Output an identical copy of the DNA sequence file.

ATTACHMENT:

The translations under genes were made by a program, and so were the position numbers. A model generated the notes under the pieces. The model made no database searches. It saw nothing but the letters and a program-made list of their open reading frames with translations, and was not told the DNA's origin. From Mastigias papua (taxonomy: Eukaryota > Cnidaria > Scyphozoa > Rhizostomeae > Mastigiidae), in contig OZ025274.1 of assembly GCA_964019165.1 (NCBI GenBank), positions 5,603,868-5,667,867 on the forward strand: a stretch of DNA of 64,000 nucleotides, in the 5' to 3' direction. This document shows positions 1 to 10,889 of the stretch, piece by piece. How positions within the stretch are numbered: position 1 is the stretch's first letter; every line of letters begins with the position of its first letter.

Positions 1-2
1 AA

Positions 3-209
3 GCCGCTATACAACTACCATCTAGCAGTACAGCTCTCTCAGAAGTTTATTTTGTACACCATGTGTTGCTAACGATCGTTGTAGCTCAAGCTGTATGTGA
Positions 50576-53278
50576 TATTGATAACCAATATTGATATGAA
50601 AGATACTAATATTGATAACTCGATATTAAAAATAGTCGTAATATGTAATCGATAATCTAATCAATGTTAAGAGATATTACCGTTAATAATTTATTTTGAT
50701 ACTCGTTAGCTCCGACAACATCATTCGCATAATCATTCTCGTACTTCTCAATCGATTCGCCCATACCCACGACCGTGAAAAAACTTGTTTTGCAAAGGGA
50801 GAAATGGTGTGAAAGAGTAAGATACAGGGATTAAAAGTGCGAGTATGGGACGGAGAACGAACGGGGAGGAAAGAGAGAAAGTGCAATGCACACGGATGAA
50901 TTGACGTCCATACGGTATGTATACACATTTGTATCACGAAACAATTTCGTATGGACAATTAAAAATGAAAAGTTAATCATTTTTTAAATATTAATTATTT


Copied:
The translations under genes were made by a program, and so were the position numbers. A model generated the notes under the pieces. The model made no database searches. It saw nothing but the letters and a program-made list of their open reading frames with translations, and was not told the DNA's origin. From Mastigias papua (taxonomy: Eukaryota > Cnidaria > Scyphozoa > Rhizostomeae > Mastigiidae), in contig OZ025274.1 of assembly GCA_964019165.1 (NCBI GenBank), positions 5,603,868-5,667,867 on the forward strand: a stretch of DNA of 64,000 nucleotides, in the 5' to 3' direction. This document shows positions 1 to 10,889 of the stretch, piece by piece. How positions within the stretch are numbered: position 1 is the stretch's first letter; every line of letters begins with the position of its first letter.

Positions 1-2
1 AA

Positions 3-209
3 GCCGCTATACAACTACCATCTAGCAGTACAGCTCTCTCAGAAGTTTATTTTGTACACCATGTGTTGCTAACGATCGTTGTAGCTCAAGCTGTATGTGA
Positions 50576-53278
50576 TATTGATAACCAATATTGATATGAA
50601 AGATACTAATATTGATAACTCGATATTAAAAATAGTCGTAATATGTAATCGATAATCTAATCAATGTTAAGAGATATTACCGTTAATAATTTATTTTGAT
50701 ACTCGTTAGCTCCGACAACATCATTCGCATAATCATTCTCGTACTTCTCAATCGATTCGCCCATACCCACGACCGTGAAAAAACTTGTTTTGCAAAGGGA
50801 GAAATGGTGTGAAAGAGTAAGATACAGGGATTAAAAGTGCGAGTATGGGACGGAGAACGAACGGGGAGGAAAGAGAGAAAGTGCAATGCACACGGATGAA
50901 TTGACGTCCATACGGTATGTATACACATTTGTATCACGAAACAATTTCGTATGGACAATTAAAAATGAAAAGTTAATCATTTTTTAAATATTAATTATTT